18 Burlington County The Burlington County focus group was held on March 19, 2011, in Pemberton Township. All participants reside in one of the designated rural areas of the county. The following provides an overview of the demographics of the group: Burlington County Demographics Total Number of Participants 16 Male 6 Female 10 Age Age Age Burlington County Rural Health Questionnaire - Responses 1. Do you have health insurance? Yes 12 No 4 2. If you do not have health insurance, where do you go when an illness occurs with you or your family? Emergency Room 4 Private Doctor 2 Health Center 1 Other - VA Clinic 1 3. Do you have a primary care doctor, dentist or pediatrician? Primary Doctor 15 Dentist 10 Pediatrician 2 None of the above 1 4. How many miles do you have to travel to receive primary care (includes pediatrician)? 0-10 miles miles miles 2 30 or more miles 5. Do you or someone in your household currently suffer from a chronic illness? Yes 13 No 3 6. In your opinion what are three (3) barriers you face regarding accessing health care in your community? 1st Health Care Barrier Facing Me 2nd Health Care Barrier Facing Me 3rd Health Care Barrier Facing Me Long wait in doctor s office Waiting too long in emergency room Long wait in emergency room We need specialist in the area Money Confusing form for payment assistance Program available for prevention of illness, health care wellness programs and exercise centers Distance Way to get there Language complications New doctor seems not as knowledgeable Usually go to the office to set up appointments, phone time is long and confusing Nearby availability of specialist such as urologist Rising cost of health care plans High prices of some medications New Jersey Rural Health Focus Group Report

19 1st Health Care Barrier Facing Me 2nd Health Care Barrier Facing Me 3rd Health Care Barrier Facing Me Need for transportation for routine exams, etc. Public transportation Specialist are located in many different distant locations Financial/health care prescription cost Cost, co-pays, insurance approvals Expensive Transportation Understanding medical credentials as to who is the best to provide service Distance to doctors Distance to hospitals Response time - emergency treatment No insurance Transportation I have been unemployed for a few months. Times are difficult for me sometimes because I have full dentures. When I don t have funds for dental adhesive, tell me what do I do? Takes too much time to get appointment Since I don t have a primary care provider I need assistance for screenings pertaining to questions #5. 7. In your opinion what are three (3) important services a primary care provider should provide for its patients? 1st Important Service 2nd Important Service 3rd Important Service Clean Faster Friendly Prompt Service Clean facility Friendly staff Timely appointments Quicker access to primary care providers (doctor) More efficient in getting you in and out Health care Medicine Knowledge of illness and friendliness to patients Info for wellness and treatments Communication, record keeping Less time waiting in room while being undressed Assist individuals in all around health monitoring Referral to specialist as needed Availability of medications Prompt courteous service Avoid return visits when not absolutely necessary Inform patients of lab results, test, etc. in timely manner Knowing the patient, taking the time to actually read a person s information Efficient medical treatment. To be seen as a person and not a number Follow-up, if they can t fix the problem then point to some who can. Should provide medical service to the community Should be available - proper hours for patients Should have an on call service for after hours On site lab work Same day appointments On site diagnostics such as EKG, x-ray, pulmonary function tests Periodic screenings Affordable lab services Doctors not nurse practitioner Understanding Good referrals Offer alternatives 8. Could you provide 3 examples of what you expect from a primary care provider (doctor or health center)? 1st Example of What is Expected 2nd Example of What is Expected 3rd Example of What is Expected Clean Faster Friendly Clean, good service Staff nice and friendly/follow-up treatment Respect and concern Tell me what is wrong Taking time to address my needs and questions in a manner easily understood To keep appointment in a timely manner Participation in all health care plans Expect friendliness Expect knowledgeable doctor Expect quick response Professionalism Not a long wait To schedule quickly Advice for overall health care Availability of specialist Prompt exams at doctor s office 15 minutes or less wait time - If I can be on time I expect them to be on time Accessibility (not waiting a month for an appointment) To provide an accurate assessment of me to diagnose Clean office, friendly courteous staff, competence To actually perform the services they charge you for Provide a treatment plan. Reasonable wait time Competency, quality care for all staff reception - nursing - physicians Well trained and updated on current sate of the art. Not to over medicate because they really don t grasp the problem but don t want to lose a patient. If unable to care for me provide me a specialist to refer me to or someone else. Clean facilities New Jersey Rural Health Focus Group Report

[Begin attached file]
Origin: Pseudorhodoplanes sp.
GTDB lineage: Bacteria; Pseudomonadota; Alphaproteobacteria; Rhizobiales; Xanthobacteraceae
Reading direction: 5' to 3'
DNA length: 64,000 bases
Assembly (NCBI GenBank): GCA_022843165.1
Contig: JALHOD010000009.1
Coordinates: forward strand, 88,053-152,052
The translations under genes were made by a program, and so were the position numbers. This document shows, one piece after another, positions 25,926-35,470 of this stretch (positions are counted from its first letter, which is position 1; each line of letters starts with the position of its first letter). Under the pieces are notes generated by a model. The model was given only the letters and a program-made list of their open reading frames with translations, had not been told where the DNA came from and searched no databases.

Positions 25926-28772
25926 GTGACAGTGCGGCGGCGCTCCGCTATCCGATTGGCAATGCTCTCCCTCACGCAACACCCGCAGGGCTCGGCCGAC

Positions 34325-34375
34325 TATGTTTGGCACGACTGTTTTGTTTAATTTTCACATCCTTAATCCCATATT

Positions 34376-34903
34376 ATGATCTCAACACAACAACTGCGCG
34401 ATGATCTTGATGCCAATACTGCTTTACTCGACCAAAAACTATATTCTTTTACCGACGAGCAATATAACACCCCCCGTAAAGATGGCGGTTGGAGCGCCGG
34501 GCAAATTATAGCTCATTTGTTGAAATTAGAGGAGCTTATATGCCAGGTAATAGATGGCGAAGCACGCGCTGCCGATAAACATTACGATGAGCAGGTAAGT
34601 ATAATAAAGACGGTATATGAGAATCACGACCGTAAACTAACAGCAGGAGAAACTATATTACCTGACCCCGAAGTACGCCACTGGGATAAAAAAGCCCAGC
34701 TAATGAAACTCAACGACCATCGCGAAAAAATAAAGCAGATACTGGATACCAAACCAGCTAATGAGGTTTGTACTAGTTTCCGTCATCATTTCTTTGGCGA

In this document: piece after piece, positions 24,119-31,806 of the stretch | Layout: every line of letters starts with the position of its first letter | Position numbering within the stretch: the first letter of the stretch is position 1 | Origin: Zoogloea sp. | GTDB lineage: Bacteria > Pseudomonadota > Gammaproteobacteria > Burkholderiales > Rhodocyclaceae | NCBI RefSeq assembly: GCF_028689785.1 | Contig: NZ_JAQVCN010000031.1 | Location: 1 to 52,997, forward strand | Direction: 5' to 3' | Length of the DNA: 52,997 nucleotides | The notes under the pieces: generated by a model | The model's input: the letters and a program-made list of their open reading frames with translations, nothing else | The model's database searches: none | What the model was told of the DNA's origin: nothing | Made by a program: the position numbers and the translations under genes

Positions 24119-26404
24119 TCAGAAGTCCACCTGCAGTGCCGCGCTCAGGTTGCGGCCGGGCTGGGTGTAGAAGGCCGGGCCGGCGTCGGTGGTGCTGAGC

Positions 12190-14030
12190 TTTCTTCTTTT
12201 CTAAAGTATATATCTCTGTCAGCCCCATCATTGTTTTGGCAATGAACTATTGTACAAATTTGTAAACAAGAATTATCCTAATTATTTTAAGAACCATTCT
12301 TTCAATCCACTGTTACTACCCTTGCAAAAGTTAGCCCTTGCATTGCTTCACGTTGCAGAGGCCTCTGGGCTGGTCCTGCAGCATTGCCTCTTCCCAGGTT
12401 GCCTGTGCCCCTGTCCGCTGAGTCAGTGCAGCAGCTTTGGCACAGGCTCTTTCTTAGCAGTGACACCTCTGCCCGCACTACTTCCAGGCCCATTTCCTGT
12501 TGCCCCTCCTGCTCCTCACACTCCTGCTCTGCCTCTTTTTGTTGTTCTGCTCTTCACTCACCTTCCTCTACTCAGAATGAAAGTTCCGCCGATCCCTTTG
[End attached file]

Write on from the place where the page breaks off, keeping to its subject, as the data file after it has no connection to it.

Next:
20 1st Example of What is Expected 2nd Example of What is Expected 3rd Example of What is Expected Assessment Straight talk Compassion Take time with patient Explain side effects of medications 9. What is the number one issue regarding health care facing your community? Number One Health Care Issue Facing the Community Takes too much time to get appointments at the current clinics that provide medical help for uninsured people Distance to health care facilities is minutes to any hospital, doctor, lab, physical therapy whether I choose to travel to Toms River, Hamilton, Mt. Holly/Mt. Laurel area. Not enough doctors in the area - unable to find doctor who will take patient on Medicaid. Insurance Access locally to a variety of specialists. Perhaps one location where specialists could take patients one or two days a month. Most specialists have offices in Mt. Laurel, Moorestown, Marlton - all areas difficult to reach. Public transportation is minimal and those areas have heavy traffic - hard to get a volunteer to drive there. Rising costs of health plans, medications, available transportation to doctor, health centers Communication, less waiting, new information Distance The expense is out of control for doctors, test and prescriptions Need specialist in area - dermatologist, eye specialist New Jersey Rural Health Focus Group Report